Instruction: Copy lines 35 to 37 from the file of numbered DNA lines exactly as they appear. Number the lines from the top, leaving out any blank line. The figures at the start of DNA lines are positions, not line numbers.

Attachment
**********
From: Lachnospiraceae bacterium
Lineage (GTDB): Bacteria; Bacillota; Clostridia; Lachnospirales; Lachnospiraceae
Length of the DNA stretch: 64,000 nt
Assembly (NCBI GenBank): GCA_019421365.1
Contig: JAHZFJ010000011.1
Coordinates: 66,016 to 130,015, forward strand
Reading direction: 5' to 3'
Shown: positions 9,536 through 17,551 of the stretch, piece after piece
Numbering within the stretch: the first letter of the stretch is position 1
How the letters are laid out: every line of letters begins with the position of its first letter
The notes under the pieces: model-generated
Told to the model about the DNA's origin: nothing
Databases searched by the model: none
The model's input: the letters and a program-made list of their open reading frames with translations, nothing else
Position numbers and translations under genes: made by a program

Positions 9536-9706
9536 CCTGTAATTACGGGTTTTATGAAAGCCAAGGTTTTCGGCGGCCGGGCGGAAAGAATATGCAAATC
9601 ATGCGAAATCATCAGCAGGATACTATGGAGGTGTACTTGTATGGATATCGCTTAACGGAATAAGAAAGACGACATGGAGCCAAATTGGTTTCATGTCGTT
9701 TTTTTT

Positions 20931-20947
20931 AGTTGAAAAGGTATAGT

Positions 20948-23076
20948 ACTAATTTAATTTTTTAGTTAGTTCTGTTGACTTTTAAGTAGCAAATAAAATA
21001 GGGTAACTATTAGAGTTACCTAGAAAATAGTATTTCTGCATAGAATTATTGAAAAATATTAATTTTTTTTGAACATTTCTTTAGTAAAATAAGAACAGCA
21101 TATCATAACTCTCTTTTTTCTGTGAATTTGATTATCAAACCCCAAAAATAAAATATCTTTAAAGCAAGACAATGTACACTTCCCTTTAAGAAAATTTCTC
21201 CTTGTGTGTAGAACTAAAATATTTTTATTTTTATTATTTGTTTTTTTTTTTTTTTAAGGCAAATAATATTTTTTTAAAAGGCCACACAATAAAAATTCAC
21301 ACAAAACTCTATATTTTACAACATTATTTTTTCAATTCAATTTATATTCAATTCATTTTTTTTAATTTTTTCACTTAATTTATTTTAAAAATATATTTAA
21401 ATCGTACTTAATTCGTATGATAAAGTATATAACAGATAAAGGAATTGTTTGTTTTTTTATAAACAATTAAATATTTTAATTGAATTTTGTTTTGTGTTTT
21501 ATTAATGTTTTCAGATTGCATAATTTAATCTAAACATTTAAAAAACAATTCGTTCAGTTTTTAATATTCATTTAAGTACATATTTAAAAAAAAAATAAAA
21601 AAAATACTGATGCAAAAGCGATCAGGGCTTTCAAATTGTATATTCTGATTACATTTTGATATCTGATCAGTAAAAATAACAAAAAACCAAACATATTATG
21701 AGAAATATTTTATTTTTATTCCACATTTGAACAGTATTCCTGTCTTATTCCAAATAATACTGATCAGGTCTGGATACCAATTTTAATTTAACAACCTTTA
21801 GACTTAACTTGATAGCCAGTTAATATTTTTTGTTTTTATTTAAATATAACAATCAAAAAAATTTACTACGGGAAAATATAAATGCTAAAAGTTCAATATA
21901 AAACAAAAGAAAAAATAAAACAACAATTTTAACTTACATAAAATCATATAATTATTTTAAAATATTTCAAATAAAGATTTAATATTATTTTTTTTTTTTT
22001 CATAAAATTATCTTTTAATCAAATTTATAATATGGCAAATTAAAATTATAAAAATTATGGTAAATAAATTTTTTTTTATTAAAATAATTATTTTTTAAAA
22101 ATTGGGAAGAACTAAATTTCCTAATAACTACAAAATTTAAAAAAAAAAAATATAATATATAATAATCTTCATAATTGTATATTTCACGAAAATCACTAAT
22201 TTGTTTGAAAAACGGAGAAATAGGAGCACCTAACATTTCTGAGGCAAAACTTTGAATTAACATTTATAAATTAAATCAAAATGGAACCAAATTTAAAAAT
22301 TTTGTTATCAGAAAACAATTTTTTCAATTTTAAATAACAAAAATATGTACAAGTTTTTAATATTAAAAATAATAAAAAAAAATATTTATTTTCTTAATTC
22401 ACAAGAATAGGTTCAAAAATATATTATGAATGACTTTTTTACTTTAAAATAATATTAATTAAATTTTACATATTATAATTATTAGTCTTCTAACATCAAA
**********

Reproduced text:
22101 ATTGGGAAGAACTAAATTTCCTAATAACTACAAAATTTAAAAAAAAAAAATATAATATATAATAATCTTCATAATTGTATATTTCACGAAAATCACTAAT
22201 TTGTTTGAAAAACGGAGAAATAGGAGCACCTAACATTTCTGAGGCAAAACTTTGAATTAACATTTATAAATTAAATCAAAATGGAACCAAATTTAAAAAT
22301 TTTGTTATCAGAAAACAATTTTTTCAATTTTAAATAACAAAAATATGTACAAGTTTTTAATATTAAAAATAATAAAAAAAAATATTTATTTTCTTAATTC